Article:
African Honey Bee:
What You Need to Know.


Africanized honey bees, also known as “killer bees”, are a hybrid of the Western honey bee species, (Apis Mellifera), produced originally by cross-breeding of the African honey bee (A.m. scutellata), with various European honey bees such as the Italian bee A.m. ligustica and the Iberian bee A.m. iberiensis.
The Africanized honey bee was first introduced to Brazil in the 1950s in an effort to increase honey production; but, in 1957, 26 swarms accidentally escaped quarantine and, since then, have spread throughout South and Central America and arrived in North America in 1985. This species was discovered to have spread into the American Northwest in 2011. Now Africanized honey bees populate the entire southern U.S. from California to Florida.
The Africanized honey bees in the Western Hemisphere are descended from hives operated by biologist Warwick E. Kerr, who had interbred honey bees from Europe and southern Africa. Kerr was attempting to breed a strain of bees that would produce more honey and be better adapted to tropical conditions (i.e., more productive) than the European strain of honey bee currently in use throughout North, Central and South America. The hives containing this particular Africanized subspecies, were housed at an apiary near Rio Claro, Sao Paulo, in the southeast of Brazil and were noted to be especially defensive. These hives had been fitted with special excluder screens (called queen excluders) to prevent the larger queen bees and drones from getting out and mating with the local population of European bees. But, in October 1957 a visiting beekeeper, noticing that the queen excluders were interfering with the worker bees movement, removed them resulting in the accidental release of 26 Tanganyikan swarms of A. m. scutellata. Following this accidental release, the Africanized swarms spread out and cross-bred with local European colonies; their descendants have since spread throughout the Americas. Because their movement through South and Central America was rapid and largely unassisted by humans, Africanized bees have earned the reputation of being one of the most successful biologically invasive species of all time.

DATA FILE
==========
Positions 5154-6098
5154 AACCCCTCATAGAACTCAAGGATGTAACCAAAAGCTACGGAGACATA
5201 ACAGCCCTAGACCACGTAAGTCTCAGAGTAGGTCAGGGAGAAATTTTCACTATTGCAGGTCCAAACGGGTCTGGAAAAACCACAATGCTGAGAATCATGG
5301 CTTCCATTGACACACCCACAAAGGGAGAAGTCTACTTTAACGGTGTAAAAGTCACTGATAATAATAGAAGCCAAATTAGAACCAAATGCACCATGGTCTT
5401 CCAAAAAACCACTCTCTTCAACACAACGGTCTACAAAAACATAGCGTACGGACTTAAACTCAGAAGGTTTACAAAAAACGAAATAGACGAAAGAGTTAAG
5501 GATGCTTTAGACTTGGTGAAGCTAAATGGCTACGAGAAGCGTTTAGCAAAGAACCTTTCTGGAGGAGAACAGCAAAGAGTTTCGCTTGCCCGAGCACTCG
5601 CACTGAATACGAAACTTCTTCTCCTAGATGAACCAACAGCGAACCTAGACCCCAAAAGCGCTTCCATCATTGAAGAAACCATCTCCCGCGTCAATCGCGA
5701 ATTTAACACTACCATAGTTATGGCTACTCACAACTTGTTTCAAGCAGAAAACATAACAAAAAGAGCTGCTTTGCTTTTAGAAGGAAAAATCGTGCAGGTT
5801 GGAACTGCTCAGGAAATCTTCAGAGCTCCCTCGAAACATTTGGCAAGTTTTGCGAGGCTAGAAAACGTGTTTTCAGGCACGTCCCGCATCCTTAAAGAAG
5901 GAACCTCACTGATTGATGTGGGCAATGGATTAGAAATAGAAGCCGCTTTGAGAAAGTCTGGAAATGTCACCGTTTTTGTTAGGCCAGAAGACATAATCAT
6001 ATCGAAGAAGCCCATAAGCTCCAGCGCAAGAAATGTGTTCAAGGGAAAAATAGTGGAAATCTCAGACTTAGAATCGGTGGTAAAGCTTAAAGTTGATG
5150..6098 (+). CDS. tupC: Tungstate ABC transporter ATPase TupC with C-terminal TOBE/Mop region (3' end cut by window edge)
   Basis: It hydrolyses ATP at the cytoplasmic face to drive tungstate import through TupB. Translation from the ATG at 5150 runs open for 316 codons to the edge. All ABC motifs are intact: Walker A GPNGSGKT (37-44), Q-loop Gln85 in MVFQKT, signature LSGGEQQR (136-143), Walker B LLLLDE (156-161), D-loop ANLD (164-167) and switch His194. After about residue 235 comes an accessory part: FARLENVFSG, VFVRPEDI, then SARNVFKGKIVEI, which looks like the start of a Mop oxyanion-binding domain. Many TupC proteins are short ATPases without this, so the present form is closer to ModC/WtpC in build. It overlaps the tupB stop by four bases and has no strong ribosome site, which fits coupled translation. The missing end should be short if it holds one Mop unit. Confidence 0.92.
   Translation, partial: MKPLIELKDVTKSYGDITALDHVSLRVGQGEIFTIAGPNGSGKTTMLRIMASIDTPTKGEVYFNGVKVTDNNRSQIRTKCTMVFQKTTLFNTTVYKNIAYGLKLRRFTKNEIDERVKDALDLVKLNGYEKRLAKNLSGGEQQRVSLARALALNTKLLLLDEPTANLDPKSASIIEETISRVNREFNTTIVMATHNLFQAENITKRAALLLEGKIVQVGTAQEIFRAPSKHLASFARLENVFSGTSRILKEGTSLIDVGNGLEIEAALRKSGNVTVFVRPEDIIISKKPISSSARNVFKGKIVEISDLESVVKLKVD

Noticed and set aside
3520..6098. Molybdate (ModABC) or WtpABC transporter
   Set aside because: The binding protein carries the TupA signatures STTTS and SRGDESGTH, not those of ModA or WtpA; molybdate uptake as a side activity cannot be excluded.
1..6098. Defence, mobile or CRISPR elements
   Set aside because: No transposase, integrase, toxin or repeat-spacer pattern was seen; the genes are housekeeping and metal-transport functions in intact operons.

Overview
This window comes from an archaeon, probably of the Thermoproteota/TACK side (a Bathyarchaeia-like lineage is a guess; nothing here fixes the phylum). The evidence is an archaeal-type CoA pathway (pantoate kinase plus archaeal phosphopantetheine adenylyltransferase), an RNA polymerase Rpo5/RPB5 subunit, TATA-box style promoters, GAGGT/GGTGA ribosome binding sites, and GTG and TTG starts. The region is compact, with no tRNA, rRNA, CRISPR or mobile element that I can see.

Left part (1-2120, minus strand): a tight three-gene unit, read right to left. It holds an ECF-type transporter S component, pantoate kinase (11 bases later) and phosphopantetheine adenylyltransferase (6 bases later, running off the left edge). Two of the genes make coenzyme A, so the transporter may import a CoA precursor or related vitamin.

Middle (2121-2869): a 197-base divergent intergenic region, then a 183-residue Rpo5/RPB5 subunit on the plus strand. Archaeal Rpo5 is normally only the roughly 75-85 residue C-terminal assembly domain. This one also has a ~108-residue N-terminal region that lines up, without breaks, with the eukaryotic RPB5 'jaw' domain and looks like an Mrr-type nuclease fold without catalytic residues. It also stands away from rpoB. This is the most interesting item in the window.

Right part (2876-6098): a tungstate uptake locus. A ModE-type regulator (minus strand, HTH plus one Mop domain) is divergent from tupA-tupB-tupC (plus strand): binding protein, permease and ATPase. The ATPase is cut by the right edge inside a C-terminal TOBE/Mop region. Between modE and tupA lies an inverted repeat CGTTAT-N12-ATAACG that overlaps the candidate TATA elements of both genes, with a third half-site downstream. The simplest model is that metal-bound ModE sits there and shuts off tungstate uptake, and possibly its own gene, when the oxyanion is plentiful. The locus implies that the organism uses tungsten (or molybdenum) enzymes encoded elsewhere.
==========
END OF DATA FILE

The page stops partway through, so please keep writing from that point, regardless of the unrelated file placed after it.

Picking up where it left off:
The first Africanized bees in the U.S. were discovered in 1985 at an oil field in the San Joaquin Valley in California. “Bee experts theorized the colony had arrived hidden in a load of oil-drilling pipes shipped from South America.” The first permanent colonies arrived in Texas, from Mexico in 1990. In the Tucson region of Arizona, a study of trapped swarms in 1994 found that only 15 percent had been Africanized; This number has grown to 90 percent by 1997.
Though Africanized bees display certain behavioral traits that make them less than desirable for commercial beekeeping, excessive defensiveness and swarming foremost, they have now become the dominant type of honey bee for beekeeping in Central and South America due to their genetic dominance as well as ability to out-compete their European counterpart, with clear evidence that they are superior honey producers and pollinators of crops.

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